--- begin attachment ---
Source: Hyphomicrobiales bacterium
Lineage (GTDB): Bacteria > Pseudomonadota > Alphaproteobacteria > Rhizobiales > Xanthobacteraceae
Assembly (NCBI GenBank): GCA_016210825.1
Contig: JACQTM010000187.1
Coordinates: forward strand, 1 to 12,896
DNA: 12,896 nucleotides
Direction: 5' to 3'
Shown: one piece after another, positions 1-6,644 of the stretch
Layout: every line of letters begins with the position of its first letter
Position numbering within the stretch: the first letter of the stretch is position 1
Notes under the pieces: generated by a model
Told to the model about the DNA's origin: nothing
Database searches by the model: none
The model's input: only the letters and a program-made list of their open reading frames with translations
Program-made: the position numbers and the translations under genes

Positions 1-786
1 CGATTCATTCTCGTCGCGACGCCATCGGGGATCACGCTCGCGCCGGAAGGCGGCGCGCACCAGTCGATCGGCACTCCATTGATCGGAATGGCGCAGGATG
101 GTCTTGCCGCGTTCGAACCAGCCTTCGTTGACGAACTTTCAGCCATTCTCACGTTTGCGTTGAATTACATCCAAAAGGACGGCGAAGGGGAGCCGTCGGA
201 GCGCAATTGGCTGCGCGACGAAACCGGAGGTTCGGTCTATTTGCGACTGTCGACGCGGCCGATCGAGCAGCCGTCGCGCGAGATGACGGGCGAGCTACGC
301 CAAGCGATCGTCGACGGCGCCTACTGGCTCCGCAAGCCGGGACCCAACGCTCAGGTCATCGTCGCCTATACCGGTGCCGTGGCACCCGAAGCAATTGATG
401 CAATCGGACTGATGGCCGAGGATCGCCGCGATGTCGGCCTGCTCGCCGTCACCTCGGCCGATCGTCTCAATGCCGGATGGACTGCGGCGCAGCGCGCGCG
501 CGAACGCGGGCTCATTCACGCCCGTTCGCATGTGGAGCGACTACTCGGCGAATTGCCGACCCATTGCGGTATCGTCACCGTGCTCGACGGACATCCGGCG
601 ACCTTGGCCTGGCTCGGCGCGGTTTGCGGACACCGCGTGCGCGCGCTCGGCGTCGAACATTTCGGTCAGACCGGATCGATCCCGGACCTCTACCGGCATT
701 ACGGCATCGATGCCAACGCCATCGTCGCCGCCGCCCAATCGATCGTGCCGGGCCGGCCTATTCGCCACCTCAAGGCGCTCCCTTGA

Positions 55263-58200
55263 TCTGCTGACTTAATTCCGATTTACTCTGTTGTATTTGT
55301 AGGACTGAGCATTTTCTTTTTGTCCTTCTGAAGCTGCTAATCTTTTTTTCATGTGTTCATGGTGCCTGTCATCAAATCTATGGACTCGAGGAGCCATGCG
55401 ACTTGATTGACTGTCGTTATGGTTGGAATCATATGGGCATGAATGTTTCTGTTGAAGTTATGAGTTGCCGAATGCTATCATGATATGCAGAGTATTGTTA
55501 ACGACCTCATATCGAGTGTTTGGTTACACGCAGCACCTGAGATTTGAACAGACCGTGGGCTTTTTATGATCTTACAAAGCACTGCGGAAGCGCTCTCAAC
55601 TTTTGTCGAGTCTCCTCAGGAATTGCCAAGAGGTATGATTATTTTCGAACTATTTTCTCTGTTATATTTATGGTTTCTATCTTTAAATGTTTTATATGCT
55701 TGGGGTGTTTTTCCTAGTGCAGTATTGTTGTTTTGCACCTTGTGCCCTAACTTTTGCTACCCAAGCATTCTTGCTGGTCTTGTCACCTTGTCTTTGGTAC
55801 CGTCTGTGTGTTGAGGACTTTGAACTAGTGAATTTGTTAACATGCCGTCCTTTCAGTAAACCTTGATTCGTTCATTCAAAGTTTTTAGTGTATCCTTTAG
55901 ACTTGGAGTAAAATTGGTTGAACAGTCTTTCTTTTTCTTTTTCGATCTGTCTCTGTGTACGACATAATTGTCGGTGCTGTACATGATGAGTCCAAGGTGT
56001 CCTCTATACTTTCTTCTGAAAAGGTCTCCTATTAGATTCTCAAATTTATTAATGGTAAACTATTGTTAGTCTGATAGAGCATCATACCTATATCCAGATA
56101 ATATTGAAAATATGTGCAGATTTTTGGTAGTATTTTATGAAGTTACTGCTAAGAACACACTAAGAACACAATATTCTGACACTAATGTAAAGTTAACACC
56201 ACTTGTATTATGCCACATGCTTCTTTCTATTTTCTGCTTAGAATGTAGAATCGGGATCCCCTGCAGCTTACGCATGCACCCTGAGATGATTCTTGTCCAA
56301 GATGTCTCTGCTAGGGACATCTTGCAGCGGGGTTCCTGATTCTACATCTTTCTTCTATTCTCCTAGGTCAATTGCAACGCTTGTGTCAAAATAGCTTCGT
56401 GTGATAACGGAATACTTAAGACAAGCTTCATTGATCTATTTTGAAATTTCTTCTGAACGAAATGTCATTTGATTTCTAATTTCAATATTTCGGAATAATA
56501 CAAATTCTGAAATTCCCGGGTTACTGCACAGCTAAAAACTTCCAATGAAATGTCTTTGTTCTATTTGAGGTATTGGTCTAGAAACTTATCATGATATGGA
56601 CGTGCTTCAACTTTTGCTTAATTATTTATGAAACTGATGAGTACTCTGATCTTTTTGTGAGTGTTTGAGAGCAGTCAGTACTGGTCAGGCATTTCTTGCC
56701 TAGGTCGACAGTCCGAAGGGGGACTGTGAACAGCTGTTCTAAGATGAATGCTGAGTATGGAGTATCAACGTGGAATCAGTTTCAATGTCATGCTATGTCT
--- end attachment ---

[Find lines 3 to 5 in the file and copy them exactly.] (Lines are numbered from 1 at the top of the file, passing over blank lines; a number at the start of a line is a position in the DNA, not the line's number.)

Assembly (NCBI GenBank): GCA_016210825.1
Contig: JACQTM010000187.1
Coordinates: forward strand, 1 to 12,896